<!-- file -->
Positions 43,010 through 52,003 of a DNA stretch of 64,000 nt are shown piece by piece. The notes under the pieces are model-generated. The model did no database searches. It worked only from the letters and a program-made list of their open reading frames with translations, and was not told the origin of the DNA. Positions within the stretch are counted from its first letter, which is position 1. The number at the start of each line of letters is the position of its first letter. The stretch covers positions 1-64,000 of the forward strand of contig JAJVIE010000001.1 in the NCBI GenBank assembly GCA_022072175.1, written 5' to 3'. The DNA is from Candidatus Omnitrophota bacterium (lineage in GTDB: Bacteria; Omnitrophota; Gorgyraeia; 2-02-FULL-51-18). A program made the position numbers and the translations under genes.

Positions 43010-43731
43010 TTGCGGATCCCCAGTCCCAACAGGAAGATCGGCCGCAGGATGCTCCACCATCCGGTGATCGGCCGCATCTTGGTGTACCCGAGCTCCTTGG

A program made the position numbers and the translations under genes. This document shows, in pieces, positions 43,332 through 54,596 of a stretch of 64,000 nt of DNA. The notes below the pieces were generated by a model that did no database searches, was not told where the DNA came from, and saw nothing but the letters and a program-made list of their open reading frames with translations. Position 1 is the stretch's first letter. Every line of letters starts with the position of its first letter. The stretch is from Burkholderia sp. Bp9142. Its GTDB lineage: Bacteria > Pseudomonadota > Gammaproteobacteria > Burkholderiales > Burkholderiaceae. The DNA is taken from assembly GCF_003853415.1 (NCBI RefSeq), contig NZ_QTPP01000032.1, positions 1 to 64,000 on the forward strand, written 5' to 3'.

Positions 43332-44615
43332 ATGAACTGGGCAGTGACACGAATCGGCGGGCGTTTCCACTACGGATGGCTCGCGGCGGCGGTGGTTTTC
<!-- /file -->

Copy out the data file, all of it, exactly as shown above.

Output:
Positions 43,010 through 52,003 of a DNA stretch of 64,000 nt are shown piece by piece. The notes under the pieces are model-generated. The model did no database searches. It worked only from the letters and a program-made list of their open reading frames with translations, and was not told the origin of the DNA. Positions within the stretch are counted from its first letter, which is position 1. The number at the start of each line of letters is the position of its first letter. The stretch covers positions 1-64,000 of the forward strand of contig JAJVIE010000001.1 in the NCBI GenBank assembly GCA_022072175.1, written 5' to 3'. The DNA is from Candidatus Omnitrophota bacterium (lineage in GTDB: Bacteria; Omnitrophota; Gorgyraeia; 2-02-FULL-51-18). A program made the position numbers and the translations under genes.

Positions 43010-43731
43010 TTGCGGATCCCCAGTCCCAACAGGAAGATCGGCCGCAGGATGCTCCACCATCCGGTGATCGGCCGCATCTTGGTGTACCCGAGCTCCTTGG

A program made the position numbers and the translations under genes. This document shows, in pieces, positions 43,332 through 54,596 of a stretch of 64,000 nt of DNA. The notes below the pieces were generated by a model that did no database searches, was not told where the DNA came from, and saw nothing but the letters and a program-made list of their open reading frames with translations. Position 1 is the stretch's first letter. Every line of letters starts with the position of its first letter. The stretch is from Burkholderia sp. Bp9142. Its GTDB lineage: Bacteria > Pseudomonadota > Gammaproteobacteria > Burkholderiales > Burkholderiaceae. The DNA is taken from assembly GCF_003853415.1 (NCBI RefSeq), contig NZ_QTPP01000032.1, positions 1 to 64,000 on the forward strand, written 5' to 3'.

Positions 43332-44615
43332 ATGAACTGGGCAGTGACACGAATCGGCGGGCGTTTCCACTACGGATGGCTCGCGGCGGCGGTGGTTTTC